4 Ways to Protect and Preserve Your Twitter Account – The Associated Press – en Español | Team Cansler

Twitter is in chaos. Elon Musk, its new owner, has decimated its workforce and issued an ultimatum to those who remained this week – work grueling hours and be “extremely persistent”. ” or leave. Hundreds chose the latter and headed for the door.

There are already signs that the exodus is straining the system. Some users have encountered problems receiving text messages to sign in using two-step verification. Test pages pop up in the wild. Some users are seeing a renewed spam spam in Direct Messages and their feed, while others complain that they are getting new replies to long-deleted tweets and saved draft tweets are disappearing. Still, the bird side chugs on.

Twitter won’t just shut down overnight. However, security experts warn that the drastic job cuts could open the door to scammers who exploit the platform’s vulnerabilities and compromise user accounts.

While there’s not much you can do about Musk’s impromptu demolition of one of the world’s most important online information ecosystems, there are steps to protecting your account if, like millions of other Twitter users, you’re not ready to escape jail for an alternative.


Especially now, if you’re just using your username and password to log into Twitter, it’s important to add an extra step to the process to make it harder for hackers to access your account.

Twitter has three methods to choose from: text message, an authenticator app, or a security key. As there have been a few glitches where users did not receive text messages to authenticate their accounts, and as this is widely considered to be more secure, using the authenticator app is probably your best bet.

To do this, you need to download one of several available applications to your device. They are available for free in the Apple or Android app stores and some examples are Google or Microsoft Authenticator, Authy, Duo Mobile and 1Password.

Once you have the app, open the desktop version of Twitter and click the icon with ellipses in a circle. There you will find “Settings and privacy”, then “Security and account access” and finally “Security”. Here you can select “Authenticator App” and follow the instructions to set it up. Twitter will prompt you to provide your email address if you have not already done so.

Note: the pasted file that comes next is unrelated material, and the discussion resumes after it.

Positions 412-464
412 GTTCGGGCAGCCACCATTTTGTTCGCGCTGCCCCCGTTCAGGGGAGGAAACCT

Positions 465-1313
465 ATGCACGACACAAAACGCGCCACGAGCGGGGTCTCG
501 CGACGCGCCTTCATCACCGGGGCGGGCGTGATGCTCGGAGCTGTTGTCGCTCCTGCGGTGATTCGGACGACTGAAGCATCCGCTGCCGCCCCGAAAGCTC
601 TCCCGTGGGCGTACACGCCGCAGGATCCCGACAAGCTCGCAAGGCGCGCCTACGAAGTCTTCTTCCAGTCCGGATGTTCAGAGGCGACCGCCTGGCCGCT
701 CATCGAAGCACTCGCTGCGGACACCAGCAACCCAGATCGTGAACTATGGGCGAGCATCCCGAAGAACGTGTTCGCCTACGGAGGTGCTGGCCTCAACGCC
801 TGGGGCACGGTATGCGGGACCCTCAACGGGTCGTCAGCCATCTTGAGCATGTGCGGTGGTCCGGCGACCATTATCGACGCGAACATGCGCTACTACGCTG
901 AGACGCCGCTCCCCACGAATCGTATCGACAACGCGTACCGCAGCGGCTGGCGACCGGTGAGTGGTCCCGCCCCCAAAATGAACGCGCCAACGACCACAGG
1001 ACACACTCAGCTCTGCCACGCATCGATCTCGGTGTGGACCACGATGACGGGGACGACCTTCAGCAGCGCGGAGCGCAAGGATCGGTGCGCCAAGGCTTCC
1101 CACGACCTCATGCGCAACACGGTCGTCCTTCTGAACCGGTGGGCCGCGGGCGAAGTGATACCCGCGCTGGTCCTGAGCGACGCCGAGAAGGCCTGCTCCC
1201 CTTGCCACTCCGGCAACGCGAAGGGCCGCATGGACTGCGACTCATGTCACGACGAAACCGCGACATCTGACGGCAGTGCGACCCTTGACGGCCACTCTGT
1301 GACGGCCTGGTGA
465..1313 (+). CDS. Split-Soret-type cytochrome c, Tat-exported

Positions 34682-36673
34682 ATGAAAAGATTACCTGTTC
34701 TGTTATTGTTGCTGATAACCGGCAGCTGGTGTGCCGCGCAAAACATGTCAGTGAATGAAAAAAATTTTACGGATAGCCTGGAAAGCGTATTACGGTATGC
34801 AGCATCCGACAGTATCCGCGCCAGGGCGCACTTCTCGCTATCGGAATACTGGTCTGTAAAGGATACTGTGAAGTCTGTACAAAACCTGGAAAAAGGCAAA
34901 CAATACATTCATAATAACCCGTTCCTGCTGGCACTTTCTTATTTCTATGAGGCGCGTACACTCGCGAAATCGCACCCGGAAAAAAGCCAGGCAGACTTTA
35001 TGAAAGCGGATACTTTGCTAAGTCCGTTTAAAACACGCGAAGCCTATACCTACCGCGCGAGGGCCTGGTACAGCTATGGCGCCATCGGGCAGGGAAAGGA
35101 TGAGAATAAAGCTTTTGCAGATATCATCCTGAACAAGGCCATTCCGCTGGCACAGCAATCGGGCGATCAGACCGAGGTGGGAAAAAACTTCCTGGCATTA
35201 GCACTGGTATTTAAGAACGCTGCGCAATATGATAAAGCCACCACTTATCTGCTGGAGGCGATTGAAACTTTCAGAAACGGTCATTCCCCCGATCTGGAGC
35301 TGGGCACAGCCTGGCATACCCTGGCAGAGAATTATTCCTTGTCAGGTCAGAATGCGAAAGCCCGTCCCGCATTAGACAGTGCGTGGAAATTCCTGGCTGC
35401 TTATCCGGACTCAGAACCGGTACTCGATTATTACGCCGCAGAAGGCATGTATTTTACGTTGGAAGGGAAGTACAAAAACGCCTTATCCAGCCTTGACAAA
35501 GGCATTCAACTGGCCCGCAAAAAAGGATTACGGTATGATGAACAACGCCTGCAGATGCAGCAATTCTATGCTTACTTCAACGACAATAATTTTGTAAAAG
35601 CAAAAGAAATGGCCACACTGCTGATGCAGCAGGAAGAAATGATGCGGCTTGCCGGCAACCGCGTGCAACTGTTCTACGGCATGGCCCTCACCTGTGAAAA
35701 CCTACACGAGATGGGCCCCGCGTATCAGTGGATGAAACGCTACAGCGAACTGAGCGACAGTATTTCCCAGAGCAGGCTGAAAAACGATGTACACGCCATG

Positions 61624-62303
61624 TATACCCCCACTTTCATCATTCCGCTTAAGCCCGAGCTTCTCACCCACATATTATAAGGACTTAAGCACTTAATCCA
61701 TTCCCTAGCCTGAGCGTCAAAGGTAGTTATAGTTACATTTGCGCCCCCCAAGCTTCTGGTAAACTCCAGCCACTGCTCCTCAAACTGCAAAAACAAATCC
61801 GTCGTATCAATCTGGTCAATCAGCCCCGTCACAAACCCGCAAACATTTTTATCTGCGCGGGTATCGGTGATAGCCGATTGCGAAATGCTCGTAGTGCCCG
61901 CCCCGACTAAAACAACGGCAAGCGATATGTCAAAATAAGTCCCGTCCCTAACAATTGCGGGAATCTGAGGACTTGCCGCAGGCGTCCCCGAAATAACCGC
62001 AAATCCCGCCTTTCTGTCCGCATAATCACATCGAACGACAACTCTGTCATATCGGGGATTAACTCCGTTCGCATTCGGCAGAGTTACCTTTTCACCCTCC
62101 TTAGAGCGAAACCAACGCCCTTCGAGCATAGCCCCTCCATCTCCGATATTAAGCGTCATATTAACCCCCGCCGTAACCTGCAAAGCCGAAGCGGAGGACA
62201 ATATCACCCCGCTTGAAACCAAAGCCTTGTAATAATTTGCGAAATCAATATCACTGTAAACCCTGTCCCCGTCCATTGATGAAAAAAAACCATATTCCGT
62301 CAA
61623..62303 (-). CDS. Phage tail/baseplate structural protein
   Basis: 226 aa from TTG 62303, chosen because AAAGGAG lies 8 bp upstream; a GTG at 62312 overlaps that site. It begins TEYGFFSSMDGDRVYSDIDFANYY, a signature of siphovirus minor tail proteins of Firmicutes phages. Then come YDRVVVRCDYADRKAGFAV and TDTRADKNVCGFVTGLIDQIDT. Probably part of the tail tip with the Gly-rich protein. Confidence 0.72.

Once you’re done, you can use your authenticator app’s auto-generated numeric codes to add an extra layer of security when logging into Twitter.


Jane Manchun Wong, an independent Hong Kong software and security researcher who follows Twitter closely, recommends revoking permissions for third-party websites and apps through your Twitter account.

Because if there’s a potential security issue with Twitter’s API (or application programming interface that allows third parties to access Twitter data, for example to build apps that work with Twitter), when fewer people work at the company, it will inevitably take longer to fix it.

To disable this feature, launch the Security and Account Access tool and go to Apps and Sessions. This is where you should find any third-party apps associated with your Twitter account — including some you may have linked years ago that no longer exist — and you can revoke access to each one.


For the nostalgic, for the researcher, or for the digital hoarder among us, the prospect of losing a decade or more of our Tweet history is catastrophic. But no fear. It may take some time, but you can download your Twitter “archive” if you want to make sure it’s preserved – just in case.

Like other more complex features, this tool is only available in the desktop version of Twitter in the “Your Account” section of the settings. You’ll need to re-enter your password and go through two-factor authentication if you’ve set it up. When your archive is ready to download, you will receive a notification on Twitter. Again, you need to download it on the desktop version of the site. While this process usually takes around 24 hours, it can now take longer. Some users have also reported that they had to try more than once.


Although there is no perfect substitute for Twitter – and of course Twitter is still here! – Many users, especially in the fields of journalism, tech, and science, are signing up to Mastodon, a previously little-known platform launched in 2016. Mastodon is a decentralized social network. That means it’s not owned by a single company or billionaire. Rather, it consists of a network of servers, each of which runs independently but can connect, allowing people on different servers to communicate. Signing up can be complicated — you have to choose a “server” to join, but whichever you choose, you can still communicate with people on other servers, much like you email people from your Gmail account. Can send mails even if you are on Outlook or another mail server.

Once in, you can go to fedifinder.glitch.me and find your twitter followers or twitter lists you may need to see if they also have mastodon accounts. Many Twitter users also list other social networks and content information in their bios, or even Twitter display names, so people can connect with them — just in case.

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